New storage temperature monitoring

med_ek-tm4c1294xl_clp-top-no-shadow-low_resOld arm board I was using to monitor my storage temperature broke. As I didn’t have any similar boards in my piles any more, I decided that this would be a great opportunity to try something more modern instead. New board should be using a Cortex-M3/M4 CPU, have ethernet controller on board and a few GPIO pins for 1-wire interface. At the end I had two choices: either Olimex STM32-E407 or Texas instruments Tiva Connected Launchpad.

As I really liked TI’s stuff on MSP430 microcontrollers before I decided to try Tiva launchpad.(Olimex does’t offer TI Cortex-M4 boards currently)

I had earlier ported Pico]OS to Tiva Launchpad, but I still had some problems in getting simple blink-a-led stuff running. I finally found out that chip on this board requires different clock setup than the one on simpler launchpad (one must call SysCtlClockFreqSet instead of SysCtlClockSet & SysCtlClockGet). The basic uIP driver for ethernet was provided as an example with tivaware and it was very easy to adapt it from there into picoos-net library.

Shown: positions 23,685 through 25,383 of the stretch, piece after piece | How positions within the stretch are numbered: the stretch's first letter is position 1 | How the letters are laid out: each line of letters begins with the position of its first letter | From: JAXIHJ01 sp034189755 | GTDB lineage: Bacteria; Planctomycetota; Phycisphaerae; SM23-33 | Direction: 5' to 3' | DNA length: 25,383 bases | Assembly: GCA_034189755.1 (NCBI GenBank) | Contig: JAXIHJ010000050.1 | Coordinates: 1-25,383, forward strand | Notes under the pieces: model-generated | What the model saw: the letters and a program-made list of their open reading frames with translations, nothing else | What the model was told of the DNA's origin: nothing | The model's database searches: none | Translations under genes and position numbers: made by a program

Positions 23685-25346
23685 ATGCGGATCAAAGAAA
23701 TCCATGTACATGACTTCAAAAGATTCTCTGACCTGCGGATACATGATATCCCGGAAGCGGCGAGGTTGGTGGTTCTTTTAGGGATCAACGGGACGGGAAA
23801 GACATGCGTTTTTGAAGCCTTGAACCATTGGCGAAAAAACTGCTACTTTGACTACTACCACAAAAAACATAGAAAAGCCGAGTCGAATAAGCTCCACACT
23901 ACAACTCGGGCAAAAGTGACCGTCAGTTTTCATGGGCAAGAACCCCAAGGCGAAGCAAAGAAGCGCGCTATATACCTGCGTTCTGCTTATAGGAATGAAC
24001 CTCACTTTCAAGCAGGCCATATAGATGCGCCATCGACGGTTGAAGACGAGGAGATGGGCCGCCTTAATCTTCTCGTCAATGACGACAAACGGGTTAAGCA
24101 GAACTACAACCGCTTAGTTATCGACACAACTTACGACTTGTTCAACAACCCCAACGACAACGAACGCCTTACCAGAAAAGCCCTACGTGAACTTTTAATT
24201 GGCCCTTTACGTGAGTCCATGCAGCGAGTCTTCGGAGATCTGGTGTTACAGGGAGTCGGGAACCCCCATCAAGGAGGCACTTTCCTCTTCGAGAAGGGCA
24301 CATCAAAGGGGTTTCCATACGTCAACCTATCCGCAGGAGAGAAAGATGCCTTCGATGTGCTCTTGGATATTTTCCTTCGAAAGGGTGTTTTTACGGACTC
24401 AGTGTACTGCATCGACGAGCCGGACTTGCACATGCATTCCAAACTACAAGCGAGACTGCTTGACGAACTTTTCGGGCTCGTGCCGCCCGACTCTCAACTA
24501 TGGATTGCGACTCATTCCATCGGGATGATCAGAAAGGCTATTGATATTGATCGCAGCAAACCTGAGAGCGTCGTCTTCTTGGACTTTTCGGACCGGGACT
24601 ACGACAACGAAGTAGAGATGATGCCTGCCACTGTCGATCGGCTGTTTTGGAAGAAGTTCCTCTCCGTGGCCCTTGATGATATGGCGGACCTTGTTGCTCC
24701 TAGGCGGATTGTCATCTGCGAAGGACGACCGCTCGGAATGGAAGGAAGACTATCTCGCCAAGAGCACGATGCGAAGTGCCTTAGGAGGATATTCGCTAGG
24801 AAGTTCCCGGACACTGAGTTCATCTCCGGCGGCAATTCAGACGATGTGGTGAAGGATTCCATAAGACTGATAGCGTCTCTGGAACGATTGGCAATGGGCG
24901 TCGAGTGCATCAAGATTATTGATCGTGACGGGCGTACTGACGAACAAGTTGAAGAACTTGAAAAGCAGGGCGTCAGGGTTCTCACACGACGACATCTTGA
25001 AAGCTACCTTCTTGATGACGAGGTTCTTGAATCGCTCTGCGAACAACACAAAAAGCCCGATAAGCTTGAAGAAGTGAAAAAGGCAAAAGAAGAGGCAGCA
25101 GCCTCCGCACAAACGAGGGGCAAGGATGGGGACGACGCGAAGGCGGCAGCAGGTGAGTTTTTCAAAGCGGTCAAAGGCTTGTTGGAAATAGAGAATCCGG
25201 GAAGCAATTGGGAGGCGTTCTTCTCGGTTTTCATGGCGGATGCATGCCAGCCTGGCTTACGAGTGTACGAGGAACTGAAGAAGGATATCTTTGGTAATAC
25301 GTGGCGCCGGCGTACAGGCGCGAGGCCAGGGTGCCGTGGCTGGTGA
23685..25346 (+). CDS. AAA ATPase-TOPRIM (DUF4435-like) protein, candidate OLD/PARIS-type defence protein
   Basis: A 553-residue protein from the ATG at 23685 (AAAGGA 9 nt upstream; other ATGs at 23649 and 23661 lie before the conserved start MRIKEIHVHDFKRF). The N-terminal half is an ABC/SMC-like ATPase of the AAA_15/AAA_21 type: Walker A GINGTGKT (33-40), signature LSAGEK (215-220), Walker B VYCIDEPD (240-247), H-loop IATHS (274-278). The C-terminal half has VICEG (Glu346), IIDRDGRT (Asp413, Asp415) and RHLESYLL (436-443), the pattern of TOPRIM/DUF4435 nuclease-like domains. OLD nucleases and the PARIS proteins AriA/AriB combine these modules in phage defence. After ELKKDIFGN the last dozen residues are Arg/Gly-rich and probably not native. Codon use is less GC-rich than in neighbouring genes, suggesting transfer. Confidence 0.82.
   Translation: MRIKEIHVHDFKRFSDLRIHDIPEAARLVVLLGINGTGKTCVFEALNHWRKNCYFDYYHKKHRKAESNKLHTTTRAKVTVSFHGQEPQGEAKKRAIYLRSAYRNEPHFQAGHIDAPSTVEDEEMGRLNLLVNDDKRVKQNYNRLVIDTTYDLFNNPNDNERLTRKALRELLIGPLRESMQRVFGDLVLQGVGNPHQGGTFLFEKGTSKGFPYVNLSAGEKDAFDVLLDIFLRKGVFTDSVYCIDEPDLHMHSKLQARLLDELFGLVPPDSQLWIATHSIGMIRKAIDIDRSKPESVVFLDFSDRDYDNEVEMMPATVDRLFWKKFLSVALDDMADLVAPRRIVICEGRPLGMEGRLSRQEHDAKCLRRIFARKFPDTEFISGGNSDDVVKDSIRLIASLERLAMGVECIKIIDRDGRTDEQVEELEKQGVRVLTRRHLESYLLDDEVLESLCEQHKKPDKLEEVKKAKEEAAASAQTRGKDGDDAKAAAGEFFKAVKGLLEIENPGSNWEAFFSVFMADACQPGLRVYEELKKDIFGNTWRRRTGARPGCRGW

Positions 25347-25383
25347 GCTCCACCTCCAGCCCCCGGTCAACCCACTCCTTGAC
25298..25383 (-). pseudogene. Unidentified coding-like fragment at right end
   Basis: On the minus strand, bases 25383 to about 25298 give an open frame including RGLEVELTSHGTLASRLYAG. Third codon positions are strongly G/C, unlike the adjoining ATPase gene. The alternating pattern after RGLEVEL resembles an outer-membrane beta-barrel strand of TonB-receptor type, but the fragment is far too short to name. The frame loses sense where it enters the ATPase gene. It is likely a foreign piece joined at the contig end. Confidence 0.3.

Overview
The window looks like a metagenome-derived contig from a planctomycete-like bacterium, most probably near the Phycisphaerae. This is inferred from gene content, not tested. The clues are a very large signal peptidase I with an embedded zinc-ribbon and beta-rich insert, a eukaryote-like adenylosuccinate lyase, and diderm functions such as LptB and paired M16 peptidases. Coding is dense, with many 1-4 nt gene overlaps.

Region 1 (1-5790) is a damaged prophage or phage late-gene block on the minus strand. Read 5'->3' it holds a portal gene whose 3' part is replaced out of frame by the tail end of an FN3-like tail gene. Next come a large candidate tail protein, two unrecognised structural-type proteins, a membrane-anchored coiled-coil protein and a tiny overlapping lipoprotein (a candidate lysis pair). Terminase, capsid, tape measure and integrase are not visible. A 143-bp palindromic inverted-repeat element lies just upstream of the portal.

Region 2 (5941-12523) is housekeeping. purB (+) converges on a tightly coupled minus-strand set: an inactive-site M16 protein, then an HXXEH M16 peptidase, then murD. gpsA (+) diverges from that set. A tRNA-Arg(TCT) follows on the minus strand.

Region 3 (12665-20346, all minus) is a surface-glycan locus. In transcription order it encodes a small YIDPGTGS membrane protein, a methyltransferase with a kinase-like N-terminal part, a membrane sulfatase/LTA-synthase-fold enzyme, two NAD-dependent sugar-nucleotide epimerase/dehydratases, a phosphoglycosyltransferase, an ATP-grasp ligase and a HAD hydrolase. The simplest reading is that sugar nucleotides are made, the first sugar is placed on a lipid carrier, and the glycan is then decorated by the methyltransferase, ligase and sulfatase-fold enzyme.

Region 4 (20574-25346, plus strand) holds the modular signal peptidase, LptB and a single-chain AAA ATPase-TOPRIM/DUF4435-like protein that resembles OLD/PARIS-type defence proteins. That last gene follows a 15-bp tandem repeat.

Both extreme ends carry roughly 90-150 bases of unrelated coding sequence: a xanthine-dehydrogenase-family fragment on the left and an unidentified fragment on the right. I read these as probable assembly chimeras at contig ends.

I refactored by existing sensor-web project quite heavily by moving all board-specific stuff into separate subdirectories, hoping that project wouldn’t look like a big mess after adding new board (it now supports old Olimex LPC-E2129 arm7 board, Tiva launchpad and unix for testing). As Tiva board has more RAM than old board, it was possible to allow more concurrent tcp/ip connections, which makes the web browser interface to work a lot better than with just 2 connections.

I put the board into plastic box today and moved it into storage room. Temperature trends from it are available here.


Ari Suutari

Father of three 🙂
{ Electronics | Music | Computer | Motorbike } hobbyist.
Factory IT professional.
FreeBSD since day one.

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